While this invention has been described in terms of the presently preferred embodiment, reasonable variations and modifications are possible by those skilled in the art. Such variations and modifications are within the scope of the described invention and the appended claims.

Patent Citations
Cited PatentFiling datePublication dateApplicantTitle
US2551881 *Sep 5, 1947May 8, 1951Phillips Petroleum CoMethod of recovering hydrogen fluoride
US2914590 *Feb 21, 1958Nov 24, 1959Phillips Petroleum CoHydrofluoric acid recovery from alkylation acid waste stream
US3721720 *Jan 25, 1971Mar 20, 1973Phillips Petroleum CoPurification of hf catalyst in alkylation process
US3793394 *May 8, 1972Feb 19, 1974Phillips Petroleum CoPurification of hf catalyst in alkylation process
US3975164 *Feb 5, 1975Aug 17, 1976Phillips Petroleum CompanyApparatus for purifying HF catalyst in an alkylation process
US4199409 *Feb 22, 1977Apr 22, 1980Phillips Petroleum CompanyRecovery of HF from an alkylation unit acid stream containing acid soluble oil
US4454369 *May 7, 1982Jun 12, 1984Phillips Petroleum CompanyHF Alkylation process
US4663026 *Sep 4, 1985May 5, 1987Mobil Oil CorporationSolvent extraction and purification of acid soluble oil from an HF alkylation unit
EP0184375A1 *Nov 27, 1985Jun 11, 1986Mobil Oil CorporationSolvent extraction and purification of acid soluble oil from an HF alkylation unit
FR2123414A1 * Title not available
Non-Patent Citations
Reference
1Perry et al. "Chemical Engineers' Handbook", Fifth Edition, 1973, pp. 18-3 to 18-5.
2 *Perry et al. Chemical Engineers Handbook , Fifth Edition, 1973, pp. 18 3 to 18 5.
Referenced by
Citing PatentFiling datePublication dateApplicantTitle
US5767335 *Dec 18, 1995Jun 16, 1998Phillips Petroleum CompanyMethod for preventing the accumulation of light ASO in the alkylation catalyst of alkylation process system
US6451173Dec 30, 1999Sep 17, 2002Phillips Petroleum CompanySeparator system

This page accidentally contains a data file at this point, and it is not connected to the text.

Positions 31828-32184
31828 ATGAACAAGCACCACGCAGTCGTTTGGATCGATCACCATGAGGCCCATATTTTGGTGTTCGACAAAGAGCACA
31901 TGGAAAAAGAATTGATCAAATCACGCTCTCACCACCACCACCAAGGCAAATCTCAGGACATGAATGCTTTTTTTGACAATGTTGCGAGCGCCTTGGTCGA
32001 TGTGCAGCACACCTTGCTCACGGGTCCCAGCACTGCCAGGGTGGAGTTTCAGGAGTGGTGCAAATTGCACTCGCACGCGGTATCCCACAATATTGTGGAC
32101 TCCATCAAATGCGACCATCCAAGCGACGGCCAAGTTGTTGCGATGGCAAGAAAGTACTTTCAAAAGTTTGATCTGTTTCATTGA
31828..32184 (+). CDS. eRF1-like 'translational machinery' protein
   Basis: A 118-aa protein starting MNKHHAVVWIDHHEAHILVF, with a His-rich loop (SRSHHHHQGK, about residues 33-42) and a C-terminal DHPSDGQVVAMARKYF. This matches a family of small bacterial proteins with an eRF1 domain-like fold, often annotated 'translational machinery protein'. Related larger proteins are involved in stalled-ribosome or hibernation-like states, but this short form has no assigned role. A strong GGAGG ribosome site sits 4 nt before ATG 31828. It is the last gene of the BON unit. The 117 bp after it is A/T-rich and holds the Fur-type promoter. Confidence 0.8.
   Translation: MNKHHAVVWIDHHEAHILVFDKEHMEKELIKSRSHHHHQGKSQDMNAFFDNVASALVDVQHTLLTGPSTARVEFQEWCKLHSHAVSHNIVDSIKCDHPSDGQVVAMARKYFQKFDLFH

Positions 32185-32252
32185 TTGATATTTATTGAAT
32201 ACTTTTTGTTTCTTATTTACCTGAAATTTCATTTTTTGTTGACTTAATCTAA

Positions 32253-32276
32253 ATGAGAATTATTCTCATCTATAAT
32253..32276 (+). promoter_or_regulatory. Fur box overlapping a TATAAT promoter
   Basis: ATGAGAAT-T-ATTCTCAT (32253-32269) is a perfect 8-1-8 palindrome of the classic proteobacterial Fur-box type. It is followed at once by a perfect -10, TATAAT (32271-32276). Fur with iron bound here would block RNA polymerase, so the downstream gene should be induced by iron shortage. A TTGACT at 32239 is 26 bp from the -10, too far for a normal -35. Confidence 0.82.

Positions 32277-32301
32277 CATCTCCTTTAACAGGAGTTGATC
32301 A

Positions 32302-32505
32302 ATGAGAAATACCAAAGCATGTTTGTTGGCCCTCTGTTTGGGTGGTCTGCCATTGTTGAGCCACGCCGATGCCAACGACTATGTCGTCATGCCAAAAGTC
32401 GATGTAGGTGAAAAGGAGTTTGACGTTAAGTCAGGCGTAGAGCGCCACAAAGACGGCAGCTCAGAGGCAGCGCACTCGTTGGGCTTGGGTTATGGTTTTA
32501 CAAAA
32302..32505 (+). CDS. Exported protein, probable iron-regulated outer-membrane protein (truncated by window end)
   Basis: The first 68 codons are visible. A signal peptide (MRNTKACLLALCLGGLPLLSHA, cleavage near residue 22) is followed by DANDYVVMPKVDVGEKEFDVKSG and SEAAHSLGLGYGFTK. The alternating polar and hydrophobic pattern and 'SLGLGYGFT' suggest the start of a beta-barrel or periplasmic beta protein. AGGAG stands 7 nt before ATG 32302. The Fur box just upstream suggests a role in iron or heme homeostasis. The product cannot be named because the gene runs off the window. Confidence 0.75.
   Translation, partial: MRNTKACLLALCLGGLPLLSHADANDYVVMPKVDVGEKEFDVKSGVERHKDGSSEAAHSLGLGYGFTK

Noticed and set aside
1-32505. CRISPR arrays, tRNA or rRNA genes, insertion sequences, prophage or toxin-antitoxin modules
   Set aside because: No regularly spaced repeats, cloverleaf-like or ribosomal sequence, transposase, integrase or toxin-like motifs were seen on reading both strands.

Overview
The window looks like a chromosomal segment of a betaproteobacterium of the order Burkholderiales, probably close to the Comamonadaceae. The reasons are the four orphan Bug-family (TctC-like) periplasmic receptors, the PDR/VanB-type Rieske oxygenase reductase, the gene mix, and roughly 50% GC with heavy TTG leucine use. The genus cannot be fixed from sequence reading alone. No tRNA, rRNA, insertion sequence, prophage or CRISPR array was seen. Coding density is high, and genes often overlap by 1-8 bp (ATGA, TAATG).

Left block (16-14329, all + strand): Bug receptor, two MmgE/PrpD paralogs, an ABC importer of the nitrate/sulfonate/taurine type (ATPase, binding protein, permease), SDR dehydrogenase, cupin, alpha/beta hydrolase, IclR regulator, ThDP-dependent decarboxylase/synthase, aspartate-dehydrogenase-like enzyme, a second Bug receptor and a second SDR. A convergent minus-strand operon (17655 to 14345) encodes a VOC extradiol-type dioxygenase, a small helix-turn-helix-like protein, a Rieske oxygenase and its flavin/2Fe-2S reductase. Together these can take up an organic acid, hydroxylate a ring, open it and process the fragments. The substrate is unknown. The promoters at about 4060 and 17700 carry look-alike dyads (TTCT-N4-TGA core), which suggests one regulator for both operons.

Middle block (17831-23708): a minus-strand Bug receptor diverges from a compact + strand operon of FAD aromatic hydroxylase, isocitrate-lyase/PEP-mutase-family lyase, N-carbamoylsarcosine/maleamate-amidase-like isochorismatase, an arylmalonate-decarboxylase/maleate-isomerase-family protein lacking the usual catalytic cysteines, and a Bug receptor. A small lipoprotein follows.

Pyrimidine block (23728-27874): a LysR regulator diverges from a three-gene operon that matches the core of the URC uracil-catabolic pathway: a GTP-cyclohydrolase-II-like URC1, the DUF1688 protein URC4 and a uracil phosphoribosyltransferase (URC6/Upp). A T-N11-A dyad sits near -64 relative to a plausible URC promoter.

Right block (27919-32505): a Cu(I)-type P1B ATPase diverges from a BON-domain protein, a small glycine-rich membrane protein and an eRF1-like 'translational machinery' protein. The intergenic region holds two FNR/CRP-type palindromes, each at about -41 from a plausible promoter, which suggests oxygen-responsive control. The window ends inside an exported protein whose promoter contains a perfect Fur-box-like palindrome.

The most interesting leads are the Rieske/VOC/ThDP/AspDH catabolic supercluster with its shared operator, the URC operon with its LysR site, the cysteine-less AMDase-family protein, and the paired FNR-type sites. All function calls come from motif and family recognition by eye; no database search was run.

US6680030 *Jun 8, 2001Jan 20, 2004Uop LlcWith downcomers, for a fluidized catalytic cracking (fcc) process; improved stripping efficiency and catalyst flux through the stripping vessel
US7481871 *Dec 10, 2004Jan 27, 2009Exxonmobil Chemical Patents Inc.Vapor/liquid separation apparatus
US7767008Dec 15, 2008Aug 3, 2010Exxonmobil Chemical Patents Inc.Vapor/liquid separation apparatus
US7847142Jul 27, 2007Dec 7, 2010Exxonmobil Research & Engineering CompanyHF alkylation process with acid regeneration
US8501123Jun 4, 2012Aug 6, 2013Exxonmobil Research And Engineering CompanyHF alkylation process with internal acid regeneration
Classifications
U.S. Classification502/20, 585/730, 585/723
International ClassificationC07C2/62, B01J27/32
Cooperative ClassificationC07C2/62, C07C2527/1206, B01J27/32
European ClassificationC07C2/62, B01J27/32
Legal Events
DateCodeEventDescription
Feb 5, 2008ASAssignment
Owner name: UOP LLC, ILLINOIS
Free format text: ASSIGNMENT OF ASSIGNORS INTEREST;ASSIGNOR:CONOCOPHILLIPS COMPANY;REEL/FRAME:020462/0060
Effective date: 20071214
Owner name: UOP LLC,ILLINOIS
Jan 7, 2008FPAYFee payment
Year of fee payment: 12
Dec 23, 2003FPAYFee payment
Year of fee payment: 8
Dec 22, 1999FPAYFee payment
Year of fee payment: 4
Feb 24, 1994ASAssignment
Owner name: PHILLIPS PETROLEUM COMPANY A DE CORP., OKLAHOMA
Free format text: ASSIGNMENT OF ASSIGNORS INTEREST;ASSIGNOR:CARLSON, LEROY W.;REEL/FRAME:006946/0305
Effective date: 19940216